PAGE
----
The Benefits of Zoning Out

The next time your teacher scolds you for "zoning out," refer him to this study by psychologists Benjamin Baird and Jonathan Schooler at the University of California Santa Barbara:

History is rich with 'eureka' moments: scientists from Archimedes to Isaac Newton and Albert Einstein are said to have had flashes of inspiration while thinking about other things. But the mechanisms behind this psychological phenomenon have remained unclear. A study now suggests that simply taking a break does not bring on inspiration — rather, creativity is fostered by tasks that allow the mind to wander. [...]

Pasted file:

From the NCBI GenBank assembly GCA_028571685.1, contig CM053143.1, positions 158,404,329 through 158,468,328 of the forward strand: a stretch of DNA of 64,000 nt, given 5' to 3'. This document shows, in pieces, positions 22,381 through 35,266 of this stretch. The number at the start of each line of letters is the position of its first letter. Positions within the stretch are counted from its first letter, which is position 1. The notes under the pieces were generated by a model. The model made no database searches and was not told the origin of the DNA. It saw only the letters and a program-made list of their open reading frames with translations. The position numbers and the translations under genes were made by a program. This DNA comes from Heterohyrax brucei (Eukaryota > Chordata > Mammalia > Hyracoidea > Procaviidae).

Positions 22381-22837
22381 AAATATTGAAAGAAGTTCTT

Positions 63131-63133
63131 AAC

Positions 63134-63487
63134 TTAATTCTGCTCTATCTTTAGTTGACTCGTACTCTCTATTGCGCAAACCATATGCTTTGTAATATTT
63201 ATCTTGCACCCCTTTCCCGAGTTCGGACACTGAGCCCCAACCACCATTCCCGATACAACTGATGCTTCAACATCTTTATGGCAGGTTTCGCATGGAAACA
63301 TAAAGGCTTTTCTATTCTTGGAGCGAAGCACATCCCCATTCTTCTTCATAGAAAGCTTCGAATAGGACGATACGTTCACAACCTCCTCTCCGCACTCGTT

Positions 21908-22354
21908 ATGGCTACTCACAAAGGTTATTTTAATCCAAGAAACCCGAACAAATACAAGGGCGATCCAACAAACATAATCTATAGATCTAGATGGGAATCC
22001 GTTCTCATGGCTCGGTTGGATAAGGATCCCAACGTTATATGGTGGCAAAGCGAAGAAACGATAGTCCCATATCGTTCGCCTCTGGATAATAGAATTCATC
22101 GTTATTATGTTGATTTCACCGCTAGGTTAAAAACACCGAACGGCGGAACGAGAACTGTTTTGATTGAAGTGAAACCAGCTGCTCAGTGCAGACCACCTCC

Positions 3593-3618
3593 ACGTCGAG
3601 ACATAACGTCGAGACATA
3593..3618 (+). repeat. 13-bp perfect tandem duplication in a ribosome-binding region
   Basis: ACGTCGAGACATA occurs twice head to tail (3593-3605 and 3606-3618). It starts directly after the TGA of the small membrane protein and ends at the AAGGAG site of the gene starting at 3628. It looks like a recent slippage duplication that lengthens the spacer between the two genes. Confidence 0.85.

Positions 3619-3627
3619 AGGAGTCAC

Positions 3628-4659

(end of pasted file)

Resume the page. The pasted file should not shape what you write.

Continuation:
As well as revealing that breaks on their own do not encourage creative thinking, Baird’s work suggests an explanation for one of psychology’s great mysteries: why we zone out.

From an evolutionary perspective, mind-wandering seems totally counterproductive and has been viewed as dysfunctional because it compromises people’s performance in physical activities. However, Baird’s work shows that allowing the brain to enter this state when it is considering complex problems can have real benefits. Zoning out may have aided humans when survival depended on creative solutions.

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